The secrets to starting a successful laser practice

Laser—short for “light amplification by the stimulated emission of radiation”—can also be an acronym for “Lasers are a source of extra revenue.” Conversely, laser can also stand for “Losses are significant without education and research.”

Opportunities abound in the billion-dollar laser industry, but too many physicians open laser practices without the requisite knowledge and tools to help their practices achieve their potential and deliver a quality product.

Starting a laser practice can be one of the largest investments a physician can undertake. The lure of extra income that is not encumbered by insurance paperwork and Medicare payment restrictions can be very tempting. Devices previously limited to physicians practicing aesthetic medicine are now being used in a wide variety of practice settings. For example, endocrinologists are acquiring hair-removal lasers to treat patients with hirsutism, and gynecologists are offering aesthetic services to their patients. Even family-practice physicians are creating ways to add revenue to their practices’ bottom lines.

Physicians are not the only medical practitioners who are becoming more inclined to perform fee-for-service procedures. Nurses, aestheticians, and other individuals who provide aesthetic services are aggressively making headway into the aesthetic laser market as well.

Representatives of laser companies will show prospective buyers simulated reve­nues obtainable by incorporating lasers into their practices. This information, along with the purchaser’s own research, will lead to establishing of a solid business plan for a profitable laser practice.

Equipment Selection

With numerous types of lasers and laserlike instruments—such as intense pulsed-light (IPL) systems—currently available, the primary consideration is which laser to buy. An owner of an established laser practice will have a clearer understanding of the type of machine to add, based on existing patient demand.

When you choose the first laser for your practice, you must decide on the types of patients and the conditions you would like to treat. Photo­re­ju­venation, treatment of leg veins, and removal of hair, vascular lesions, brown spots, and tattoos are a few of the many possible applications of aesthetic laser therapy. However, different conditions re­quire different types of lasers and treatment parameters for optimal results.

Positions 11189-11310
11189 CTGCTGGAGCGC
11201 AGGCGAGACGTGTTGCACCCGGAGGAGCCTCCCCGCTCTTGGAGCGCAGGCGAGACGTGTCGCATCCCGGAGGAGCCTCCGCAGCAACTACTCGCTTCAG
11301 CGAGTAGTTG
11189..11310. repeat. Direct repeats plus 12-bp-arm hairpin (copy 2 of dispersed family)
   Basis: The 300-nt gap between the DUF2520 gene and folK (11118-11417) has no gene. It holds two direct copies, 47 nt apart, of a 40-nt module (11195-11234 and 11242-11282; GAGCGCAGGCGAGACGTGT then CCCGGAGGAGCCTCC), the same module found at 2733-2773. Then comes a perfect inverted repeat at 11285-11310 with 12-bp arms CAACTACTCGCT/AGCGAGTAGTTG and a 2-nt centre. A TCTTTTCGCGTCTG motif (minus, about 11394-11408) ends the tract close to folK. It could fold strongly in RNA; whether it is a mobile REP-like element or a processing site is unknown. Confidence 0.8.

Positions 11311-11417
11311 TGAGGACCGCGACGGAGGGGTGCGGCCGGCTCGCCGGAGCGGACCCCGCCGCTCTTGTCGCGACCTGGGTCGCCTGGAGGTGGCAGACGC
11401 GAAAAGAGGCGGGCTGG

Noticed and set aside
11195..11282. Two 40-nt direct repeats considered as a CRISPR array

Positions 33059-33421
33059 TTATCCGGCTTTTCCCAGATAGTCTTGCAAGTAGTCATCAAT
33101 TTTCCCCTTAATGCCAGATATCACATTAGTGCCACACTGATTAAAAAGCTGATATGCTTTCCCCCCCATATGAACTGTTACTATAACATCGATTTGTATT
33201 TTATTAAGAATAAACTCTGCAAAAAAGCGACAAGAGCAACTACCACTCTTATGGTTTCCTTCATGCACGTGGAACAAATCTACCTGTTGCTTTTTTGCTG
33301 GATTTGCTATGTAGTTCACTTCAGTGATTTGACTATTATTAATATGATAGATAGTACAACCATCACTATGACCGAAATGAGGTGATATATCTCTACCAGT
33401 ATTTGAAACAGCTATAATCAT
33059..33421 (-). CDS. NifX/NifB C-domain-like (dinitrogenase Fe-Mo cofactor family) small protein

For example, if you want to establish a hair-removal practice, is your patient population predominantly light- or dark-skinned? This is important because skin type is a major criterion for determining the optimum machine for effective hair removal. Similarly, treating tattoos can be very challenging because more than one laser type may be necessary for adequate therapy.

Do the Math

Are you going to try to attract new patients to the practice, or will you focus on internal marketing to your existing patient base? Are your existing patients requesting a particular service?

Budgets and strategies must be established to promote your laser services. Marketing begins with a knowledge of your potential clients that enables you to understand how to spend your promotional dollars effectively and efficiently. Whereas a comprehensive marketing campaign may include print, mail, radio, Internet, and even television advertising, remember that one of the most effective sources of new business is referrals from clients and other practices.

The laser field is extremely competitive in terms of attracting new patients to your practice. This means that marketing strategies are essential for establishing a profitable practice and avoiding financial disappointment.

For new laser practices, one practical option may be to purchase an IPL system that can treat a variety of conditions. The various handpieces of an IPL system function as filters that can be interchanged to treat targeted tissues and conditions. This may be more feasible than buying several lasers as an initial investment, because it allows you to determine the types of treatments that will be most popular in your practice setting.

Another effective method is to rent laser machines by the day or half-day. After all, new and improved lasers enter the market constantly. A laser that is not being used is not only losing revenue, it is quickly becoming obsolete. Buying an expensive laser just to “test the market” could be a costly mistake. However, if you have a proven patient base, then purchase the safest and most effective laser available to treat your clients’ conditions.

Staffing Considerations

Another essential question is: Who will treat the patients with the laser? The answer depends on the laws of your state. Some states require a medical director to personally oversee all patients receiving laser treatments, while others only expect the director to be available on the premises. Will you, the physician, personally perform the treatment, or will you hire someone? If you decide to perform the treatments yourself, are you making the most cost-efficient use of your time?